United States: Hiring Picks Up, but So Does the Unemployment Rate
- According to the establishment survey, total nonfarm payroll employment picked up in August, increasing by 187,000.
- The unemployment rate spiked from 3.5% to 3.8%.
Based on the establishment survey's August data, the US labour market situation seems to be improving (table 1). The 187,000 jobs added is the strongest report since May. However, June and July's prints were revised down by a combined 110,000, and this is now the third consecutive month that a substantial number of jobs has been knocked off the initial estimate.
That said, sector data shows that the labour market remains strong. In August, 63.8% of the 250 sectors surveyed reported an increase in their workforce. This is the highest level since January. Employment continued to trend up in construction, manufacturing, and private education and health services. In contrast, employment in temporary help services fell by 18,900—its seventh successive monthly decline—indicating some weakness in the labour market. Information employment also faltered and was down 15,000. The biggest source of jobs lost was the transportation and warehousing sector (-34,200), but this was primarily due to the end of operations at Yellow Corp.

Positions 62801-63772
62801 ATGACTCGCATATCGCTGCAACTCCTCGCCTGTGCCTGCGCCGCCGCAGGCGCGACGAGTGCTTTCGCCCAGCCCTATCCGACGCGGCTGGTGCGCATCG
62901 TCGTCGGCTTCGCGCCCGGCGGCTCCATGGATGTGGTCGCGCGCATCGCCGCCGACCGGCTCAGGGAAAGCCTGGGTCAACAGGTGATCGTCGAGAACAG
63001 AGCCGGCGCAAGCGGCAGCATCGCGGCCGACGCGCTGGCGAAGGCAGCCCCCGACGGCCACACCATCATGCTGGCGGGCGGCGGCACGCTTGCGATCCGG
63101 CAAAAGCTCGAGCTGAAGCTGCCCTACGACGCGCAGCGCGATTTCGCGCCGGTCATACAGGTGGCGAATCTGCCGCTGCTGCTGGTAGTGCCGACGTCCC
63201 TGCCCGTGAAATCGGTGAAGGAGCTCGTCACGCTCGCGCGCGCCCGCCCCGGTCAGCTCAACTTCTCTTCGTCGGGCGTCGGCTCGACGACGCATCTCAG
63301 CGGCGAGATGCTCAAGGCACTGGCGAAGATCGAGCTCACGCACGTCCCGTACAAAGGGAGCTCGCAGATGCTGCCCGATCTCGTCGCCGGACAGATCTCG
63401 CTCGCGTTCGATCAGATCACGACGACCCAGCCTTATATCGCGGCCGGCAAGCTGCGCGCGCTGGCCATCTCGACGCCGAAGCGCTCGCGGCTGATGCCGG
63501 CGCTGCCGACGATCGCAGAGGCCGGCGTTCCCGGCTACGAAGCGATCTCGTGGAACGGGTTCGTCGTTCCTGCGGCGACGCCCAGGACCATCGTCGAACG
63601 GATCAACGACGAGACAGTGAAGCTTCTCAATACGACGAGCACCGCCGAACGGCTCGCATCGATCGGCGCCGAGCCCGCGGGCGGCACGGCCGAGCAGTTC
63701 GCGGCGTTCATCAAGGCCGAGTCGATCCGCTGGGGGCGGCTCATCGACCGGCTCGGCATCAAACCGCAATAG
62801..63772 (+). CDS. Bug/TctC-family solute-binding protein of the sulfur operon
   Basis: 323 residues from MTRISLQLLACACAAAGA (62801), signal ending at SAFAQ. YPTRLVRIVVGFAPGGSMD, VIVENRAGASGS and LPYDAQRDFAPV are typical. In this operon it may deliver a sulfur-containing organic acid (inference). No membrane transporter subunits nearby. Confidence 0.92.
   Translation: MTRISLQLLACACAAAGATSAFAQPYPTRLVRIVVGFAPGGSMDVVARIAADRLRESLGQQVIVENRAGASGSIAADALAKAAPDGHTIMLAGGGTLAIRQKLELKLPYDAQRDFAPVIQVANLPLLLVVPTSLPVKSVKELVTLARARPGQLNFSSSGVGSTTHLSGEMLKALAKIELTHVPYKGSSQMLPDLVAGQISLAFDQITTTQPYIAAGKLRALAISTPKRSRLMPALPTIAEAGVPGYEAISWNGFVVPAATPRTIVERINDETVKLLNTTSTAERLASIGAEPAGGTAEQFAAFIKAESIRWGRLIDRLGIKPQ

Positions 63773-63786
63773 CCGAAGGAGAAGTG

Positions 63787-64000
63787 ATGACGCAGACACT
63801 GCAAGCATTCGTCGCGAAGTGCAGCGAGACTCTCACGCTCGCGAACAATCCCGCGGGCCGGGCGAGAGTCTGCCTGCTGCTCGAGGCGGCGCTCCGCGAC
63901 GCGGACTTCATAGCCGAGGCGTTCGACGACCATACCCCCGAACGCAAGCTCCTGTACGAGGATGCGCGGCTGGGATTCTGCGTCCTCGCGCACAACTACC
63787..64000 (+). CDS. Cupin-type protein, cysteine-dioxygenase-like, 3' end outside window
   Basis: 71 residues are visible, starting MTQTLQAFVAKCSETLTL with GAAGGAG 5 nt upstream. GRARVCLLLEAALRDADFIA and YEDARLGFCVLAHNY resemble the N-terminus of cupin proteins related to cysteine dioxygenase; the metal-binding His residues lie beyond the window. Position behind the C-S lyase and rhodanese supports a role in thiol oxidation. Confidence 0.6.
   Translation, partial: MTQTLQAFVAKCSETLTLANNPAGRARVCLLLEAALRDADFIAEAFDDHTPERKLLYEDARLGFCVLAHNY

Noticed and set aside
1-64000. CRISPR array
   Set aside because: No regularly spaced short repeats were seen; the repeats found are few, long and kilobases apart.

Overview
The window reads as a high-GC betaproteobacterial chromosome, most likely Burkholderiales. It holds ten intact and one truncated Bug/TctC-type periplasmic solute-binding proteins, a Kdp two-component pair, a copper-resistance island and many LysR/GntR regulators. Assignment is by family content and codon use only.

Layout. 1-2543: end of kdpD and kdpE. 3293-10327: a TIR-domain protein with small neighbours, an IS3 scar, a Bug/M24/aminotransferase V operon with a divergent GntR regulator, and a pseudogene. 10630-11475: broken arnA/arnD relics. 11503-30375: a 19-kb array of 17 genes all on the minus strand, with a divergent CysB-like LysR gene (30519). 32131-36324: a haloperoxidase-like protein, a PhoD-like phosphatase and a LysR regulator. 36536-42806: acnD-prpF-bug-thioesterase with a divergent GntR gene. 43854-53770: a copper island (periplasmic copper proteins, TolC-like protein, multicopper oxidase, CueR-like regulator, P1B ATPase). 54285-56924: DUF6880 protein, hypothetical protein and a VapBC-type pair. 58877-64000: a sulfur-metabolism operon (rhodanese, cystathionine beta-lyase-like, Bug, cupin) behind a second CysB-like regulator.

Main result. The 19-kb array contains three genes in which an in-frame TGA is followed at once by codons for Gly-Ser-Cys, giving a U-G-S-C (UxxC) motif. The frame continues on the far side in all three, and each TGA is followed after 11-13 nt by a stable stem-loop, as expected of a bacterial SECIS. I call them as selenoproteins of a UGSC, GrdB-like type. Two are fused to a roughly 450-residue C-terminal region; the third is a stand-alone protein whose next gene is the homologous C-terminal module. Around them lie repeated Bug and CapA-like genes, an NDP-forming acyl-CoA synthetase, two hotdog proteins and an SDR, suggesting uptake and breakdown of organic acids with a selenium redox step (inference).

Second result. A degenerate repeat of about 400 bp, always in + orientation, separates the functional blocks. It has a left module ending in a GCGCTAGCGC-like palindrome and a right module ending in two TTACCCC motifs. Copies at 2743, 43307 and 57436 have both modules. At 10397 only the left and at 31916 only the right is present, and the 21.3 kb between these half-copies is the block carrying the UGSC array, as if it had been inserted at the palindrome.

At first glance, job creation according to the establishment survey appears to have improved compared to last month. However, the same cannot be said for the unemployment rate (table 2). The 0.3 percentage point gain equals May's print. However, aside from the first wave of the pandemic, the last time unemployment surged this strongly was in November 2010. At 3.8%, unemployment is also at its highest since February 2022. That said, this increase can be attributed to a spike in the labour force rather than job losses. Unemployment is rising because new entrants to the labour market aren't finding work as quickly. If this trend continues, it could help reduce pressure on the market and support slower wage growth and inflation.
August's labour market data are anything but poor. However, they provide a mixed picture that should keep the Federal Reserve on the sidelines at its upcoming monetary policy meetings.
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